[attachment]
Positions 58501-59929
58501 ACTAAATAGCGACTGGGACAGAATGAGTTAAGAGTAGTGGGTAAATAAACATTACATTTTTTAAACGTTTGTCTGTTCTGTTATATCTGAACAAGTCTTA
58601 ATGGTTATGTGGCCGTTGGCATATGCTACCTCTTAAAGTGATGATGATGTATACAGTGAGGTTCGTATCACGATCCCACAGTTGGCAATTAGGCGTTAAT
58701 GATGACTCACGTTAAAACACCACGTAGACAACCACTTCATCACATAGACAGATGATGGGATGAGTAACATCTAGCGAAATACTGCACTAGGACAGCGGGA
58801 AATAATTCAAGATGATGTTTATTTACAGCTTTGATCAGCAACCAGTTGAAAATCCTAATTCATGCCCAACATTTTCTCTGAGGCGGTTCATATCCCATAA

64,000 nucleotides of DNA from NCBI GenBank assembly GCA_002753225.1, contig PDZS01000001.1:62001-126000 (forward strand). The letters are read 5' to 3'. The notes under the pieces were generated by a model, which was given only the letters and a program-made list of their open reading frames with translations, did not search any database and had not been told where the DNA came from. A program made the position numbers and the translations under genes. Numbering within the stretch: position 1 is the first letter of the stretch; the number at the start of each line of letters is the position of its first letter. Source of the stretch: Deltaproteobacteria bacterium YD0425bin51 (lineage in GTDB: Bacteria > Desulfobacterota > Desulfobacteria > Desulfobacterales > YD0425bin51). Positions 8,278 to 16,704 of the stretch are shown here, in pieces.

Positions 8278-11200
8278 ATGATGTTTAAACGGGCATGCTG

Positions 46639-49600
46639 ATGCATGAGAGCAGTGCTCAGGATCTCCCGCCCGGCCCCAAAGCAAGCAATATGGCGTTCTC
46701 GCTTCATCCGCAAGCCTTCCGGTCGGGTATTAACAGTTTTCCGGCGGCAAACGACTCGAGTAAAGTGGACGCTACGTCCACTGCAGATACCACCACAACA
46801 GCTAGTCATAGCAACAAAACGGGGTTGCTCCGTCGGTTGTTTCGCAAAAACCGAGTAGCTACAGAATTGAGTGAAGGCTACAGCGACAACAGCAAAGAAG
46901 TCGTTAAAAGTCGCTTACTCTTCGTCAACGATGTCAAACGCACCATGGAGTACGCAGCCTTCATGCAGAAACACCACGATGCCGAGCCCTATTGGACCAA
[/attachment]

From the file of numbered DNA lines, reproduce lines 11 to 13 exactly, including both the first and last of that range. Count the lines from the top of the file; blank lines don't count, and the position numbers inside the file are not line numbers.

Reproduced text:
46701 GCTTCATCCGCAAGCCTTCCGGTCGGGTATTAACAGTTTTCCGGCGGCAAACGACTCGAGTAAAGTGGACGCTACGTCCACTGCAGATACCACCACAACA
46801 GCTAGTCATAGCAACAAAACGGGGTTGCTCCGTCGGTTGTTTCGCAAAAACCGAGTAGCTACAGAATTGAGTGAAGGCTACAGCGACAACAGCAAAGAAG
46901 TCGTTAAAAGTCGCTTACTCTTCGTCAACGATGTCAAACGCACCATGGAGTACGCAGCCTTCATGCAGAAACACCACGATGCCGAGCCCTATTGGACCAA